Pollution taxes are a sound environmental instrument. The principal means of controlling pollution in the United States is by command and control regulation, setting standards or limits on emissions and requiring particular pollution control technologies. Command and control regulation of pollution, while necessary to assure pollution reductions, has its limits. While much more certain of reducing pollution than pollution taxes would be, controls tend to be set only at levels that are politically acceptable. Seldom are the full social costs of pollution eliminated in pollution control standards, except where particularly noxious products are banned outright, such as the prohibitions against use of asbestos, DDT and lead in gasoline in the United States. Furthermore, when standards are adopted, there is no incentive provided for emitters to exceed those standards or to develop better pollution control technologies.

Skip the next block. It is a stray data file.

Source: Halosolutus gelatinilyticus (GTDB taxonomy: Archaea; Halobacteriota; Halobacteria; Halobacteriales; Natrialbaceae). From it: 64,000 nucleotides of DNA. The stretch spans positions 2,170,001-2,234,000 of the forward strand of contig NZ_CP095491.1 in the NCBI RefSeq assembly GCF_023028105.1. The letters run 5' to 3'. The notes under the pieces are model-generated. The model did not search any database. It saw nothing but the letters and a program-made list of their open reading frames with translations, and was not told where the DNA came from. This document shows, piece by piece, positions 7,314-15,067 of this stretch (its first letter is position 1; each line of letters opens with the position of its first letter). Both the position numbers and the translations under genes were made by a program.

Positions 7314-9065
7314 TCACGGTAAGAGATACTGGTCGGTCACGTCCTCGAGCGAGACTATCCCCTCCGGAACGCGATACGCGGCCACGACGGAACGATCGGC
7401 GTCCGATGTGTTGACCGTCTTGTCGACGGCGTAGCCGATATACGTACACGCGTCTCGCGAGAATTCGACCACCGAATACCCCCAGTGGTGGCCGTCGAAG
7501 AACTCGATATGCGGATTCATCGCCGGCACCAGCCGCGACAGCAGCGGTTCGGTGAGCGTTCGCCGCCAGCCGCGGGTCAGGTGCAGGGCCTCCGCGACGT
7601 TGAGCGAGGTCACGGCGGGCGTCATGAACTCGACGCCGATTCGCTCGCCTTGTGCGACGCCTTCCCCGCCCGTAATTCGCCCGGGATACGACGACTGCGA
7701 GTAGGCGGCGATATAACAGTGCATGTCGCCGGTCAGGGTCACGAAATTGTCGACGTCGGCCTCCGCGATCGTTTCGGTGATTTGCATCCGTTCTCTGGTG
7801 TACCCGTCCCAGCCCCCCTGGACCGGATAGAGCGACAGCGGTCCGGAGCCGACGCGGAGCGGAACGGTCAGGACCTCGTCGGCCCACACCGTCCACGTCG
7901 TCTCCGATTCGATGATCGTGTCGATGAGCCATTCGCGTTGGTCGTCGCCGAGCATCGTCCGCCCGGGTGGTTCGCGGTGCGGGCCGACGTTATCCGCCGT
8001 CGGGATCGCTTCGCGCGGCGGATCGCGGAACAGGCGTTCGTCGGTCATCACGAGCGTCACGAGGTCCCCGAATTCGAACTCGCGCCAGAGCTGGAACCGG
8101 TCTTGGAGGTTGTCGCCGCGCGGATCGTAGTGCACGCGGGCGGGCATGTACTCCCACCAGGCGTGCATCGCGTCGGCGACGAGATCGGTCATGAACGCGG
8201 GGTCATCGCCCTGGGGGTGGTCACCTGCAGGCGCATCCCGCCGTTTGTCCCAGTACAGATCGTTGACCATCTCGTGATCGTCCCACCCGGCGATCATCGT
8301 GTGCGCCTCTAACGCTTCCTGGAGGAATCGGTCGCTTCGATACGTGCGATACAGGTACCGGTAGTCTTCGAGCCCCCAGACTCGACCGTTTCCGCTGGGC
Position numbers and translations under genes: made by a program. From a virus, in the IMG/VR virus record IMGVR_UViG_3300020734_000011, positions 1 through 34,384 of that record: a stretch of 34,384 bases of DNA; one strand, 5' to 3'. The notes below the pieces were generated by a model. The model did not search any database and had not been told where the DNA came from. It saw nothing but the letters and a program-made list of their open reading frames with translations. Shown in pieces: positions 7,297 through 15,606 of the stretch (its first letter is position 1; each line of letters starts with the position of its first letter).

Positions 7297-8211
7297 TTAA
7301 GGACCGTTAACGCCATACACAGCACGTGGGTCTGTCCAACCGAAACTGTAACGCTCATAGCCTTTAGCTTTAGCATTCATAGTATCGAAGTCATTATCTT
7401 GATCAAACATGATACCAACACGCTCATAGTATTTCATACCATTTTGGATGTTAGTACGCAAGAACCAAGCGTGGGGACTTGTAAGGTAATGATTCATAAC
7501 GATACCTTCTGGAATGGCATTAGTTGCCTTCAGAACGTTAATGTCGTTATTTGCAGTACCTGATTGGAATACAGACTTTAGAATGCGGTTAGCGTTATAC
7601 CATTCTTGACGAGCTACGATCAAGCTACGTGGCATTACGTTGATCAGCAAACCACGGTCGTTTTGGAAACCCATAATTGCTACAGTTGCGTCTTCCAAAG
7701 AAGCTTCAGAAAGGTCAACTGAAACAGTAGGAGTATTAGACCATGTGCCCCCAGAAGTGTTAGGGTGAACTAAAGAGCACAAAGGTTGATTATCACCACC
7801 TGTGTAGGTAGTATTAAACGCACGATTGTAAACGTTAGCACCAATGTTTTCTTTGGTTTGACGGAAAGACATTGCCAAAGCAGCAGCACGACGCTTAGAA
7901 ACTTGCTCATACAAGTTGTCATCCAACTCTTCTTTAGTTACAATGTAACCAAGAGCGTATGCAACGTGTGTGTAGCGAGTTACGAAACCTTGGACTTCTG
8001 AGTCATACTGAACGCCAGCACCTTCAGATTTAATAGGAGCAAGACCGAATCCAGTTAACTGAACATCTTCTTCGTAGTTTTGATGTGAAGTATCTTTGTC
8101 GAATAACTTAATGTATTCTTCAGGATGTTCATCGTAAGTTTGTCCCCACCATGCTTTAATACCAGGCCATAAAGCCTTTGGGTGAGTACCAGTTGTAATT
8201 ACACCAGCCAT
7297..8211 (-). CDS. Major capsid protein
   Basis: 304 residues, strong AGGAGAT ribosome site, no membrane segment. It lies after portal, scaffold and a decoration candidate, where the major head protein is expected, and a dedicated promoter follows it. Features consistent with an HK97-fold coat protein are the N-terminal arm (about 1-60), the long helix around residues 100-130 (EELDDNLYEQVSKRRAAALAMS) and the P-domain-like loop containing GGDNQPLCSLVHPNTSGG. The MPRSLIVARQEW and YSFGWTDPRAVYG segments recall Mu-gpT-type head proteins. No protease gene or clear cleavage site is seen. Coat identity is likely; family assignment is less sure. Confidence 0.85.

Richard L. Ottinger & William B. Moore, The Case for State Pollution Taxes, 12 Pace Envtl. L. Rev. 103 (1994), http://digitalcommons.pace.edu/lawfaculty/257/.